COVID-era food assistance ends for nearly one million
Nearly one million North Carolina residents will lose additional food assistance benefits at the end of February, stripping low-income families of at least $95 a month, according to the state health department.
Driving the news: After nearly three years in place, the amount of aid provided to low-income families to combat food insecurity through the Supplemental Nutrition Assistance Program will return to pre-pandemic levels, Axios' Sareen Habeshian writes.
Why it matters: The change will mean nearly 9% of North Carolinians will have a smaller food budget at a moment when inflation is driving up grocery bills.
What they're saying: "These programs really helped during COVID, and we saw that food insecurity did not rise as much as everyone predicted it would," Food Bank of Central & Eastern North Carolina spokesperson Jessica Slider Whichard told Axios.
- "We're incredibly thankful for that. And now, as things start to sunset and programs like this expire, we're just kind of waiting to see what happens."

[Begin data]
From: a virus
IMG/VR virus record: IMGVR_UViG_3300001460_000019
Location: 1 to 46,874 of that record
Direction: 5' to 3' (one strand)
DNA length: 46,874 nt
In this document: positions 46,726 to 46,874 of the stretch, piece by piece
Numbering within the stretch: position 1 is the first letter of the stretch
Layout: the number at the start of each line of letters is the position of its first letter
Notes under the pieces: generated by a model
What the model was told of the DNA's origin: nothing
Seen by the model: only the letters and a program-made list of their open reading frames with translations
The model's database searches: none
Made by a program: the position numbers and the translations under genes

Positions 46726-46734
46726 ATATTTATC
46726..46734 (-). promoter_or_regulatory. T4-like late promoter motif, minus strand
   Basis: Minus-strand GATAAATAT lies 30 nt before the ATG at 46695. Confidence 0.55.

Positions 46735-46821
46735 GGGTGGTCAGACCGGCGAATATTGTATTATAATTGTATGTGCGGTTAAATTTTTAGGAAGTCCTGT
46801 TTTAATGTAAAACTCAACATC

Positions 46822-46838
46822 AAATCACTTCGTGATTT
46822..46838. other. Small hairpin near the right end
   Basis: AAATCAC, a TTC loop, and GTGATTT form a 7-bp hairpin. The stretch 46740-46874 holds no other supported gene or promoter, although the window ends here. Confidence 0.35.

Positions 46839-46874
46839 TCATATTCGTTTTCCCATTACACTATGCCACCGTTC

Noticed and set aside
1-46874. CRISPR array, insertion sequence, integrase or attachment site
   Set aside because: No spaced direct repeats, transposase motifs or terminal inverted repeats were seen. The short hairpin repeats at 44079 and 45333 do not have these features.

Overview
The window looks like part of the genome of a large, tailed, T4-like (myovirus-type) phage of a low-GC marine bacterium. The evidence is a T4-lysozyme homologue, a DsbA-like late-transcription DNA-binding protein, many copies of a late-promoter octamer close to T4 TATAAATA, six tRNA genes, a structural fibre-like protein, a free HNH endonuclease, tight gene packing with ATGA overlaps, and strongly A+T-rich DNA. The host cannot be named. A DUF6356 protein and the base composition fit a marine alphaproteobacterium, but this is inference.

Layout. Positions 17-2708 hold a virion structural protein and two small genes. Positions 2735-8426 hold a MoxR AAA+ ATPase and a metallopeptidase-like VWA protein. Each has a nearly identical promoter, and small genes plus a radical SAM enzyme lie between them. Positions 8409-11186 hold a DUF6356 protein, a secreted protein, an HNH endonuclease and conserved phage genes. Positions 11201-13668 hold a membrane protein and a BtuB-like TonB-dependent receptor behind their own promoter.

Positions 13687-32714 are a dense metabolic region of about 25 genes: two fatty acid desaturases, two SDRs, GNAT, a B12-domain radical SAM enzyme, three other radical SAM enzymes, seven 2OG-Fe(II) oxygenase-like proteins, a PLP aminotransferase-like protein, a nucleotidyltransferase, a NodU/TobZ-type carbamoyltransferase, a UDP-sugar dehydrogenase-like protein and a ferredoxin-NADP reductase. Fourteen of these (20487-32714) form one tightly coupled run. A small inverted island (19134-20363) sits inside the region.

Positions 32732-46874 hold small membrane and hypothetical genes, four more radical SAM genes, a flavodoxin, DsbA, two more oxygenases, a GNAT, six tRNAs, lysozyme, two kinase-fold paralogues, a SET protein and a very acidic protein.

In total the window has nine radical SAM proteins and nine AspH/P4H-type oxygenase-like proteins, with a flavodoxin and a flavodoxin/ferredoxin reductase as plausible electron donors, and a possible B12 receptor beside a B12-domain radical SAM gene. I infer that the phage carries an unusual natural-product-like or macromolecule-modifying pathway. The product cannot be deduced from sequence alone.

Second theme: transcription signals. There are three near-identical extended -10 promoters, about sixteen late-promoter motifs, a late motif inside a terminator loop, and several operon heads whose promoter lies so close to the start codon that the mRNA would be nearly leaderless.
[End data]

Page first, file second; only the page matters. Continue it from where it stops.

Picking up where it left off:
By the numbers: More than 41 million Americans used SNAP benefits in 2022, according to USDA data.
- More than 90,000 Wake County residents 40,000 in Durham receive those same benefits as of January, state data shows.
What's next: The Food Bank of Central & Eastern North Carolina is hosting six no-cost pop-up food distribution markets in March.
- March 2: Hopkins Chapel Baptist Church in Zebulon, from 10am-12pm
- March 9 and 23: Sandy Creek Baptist Church in Louisburg, from 10am-12pm
- March 13: First Baptist Church at 109 W John St. in Mount Olive, 10am-12pm
- March 17: Oak Grove Baptist Church in Littleton, 10am-12pm
- March 21: Lions Park in Raleigh, 11am-1pm
- March 22: Halifax County Center Halifax, 10am-12pm
What we're watching: Congressional division over funding for nutrition programs means low-income households that benefitted from extra benefits won't be able to count on relief in this year's farm bill, which funds SNAP, Axios' Ayurella Horn-Muller writes.
More Raleigh stories
No stories could be found
Get a free daily digest of the most important news in your backyard with Axios Raleigh.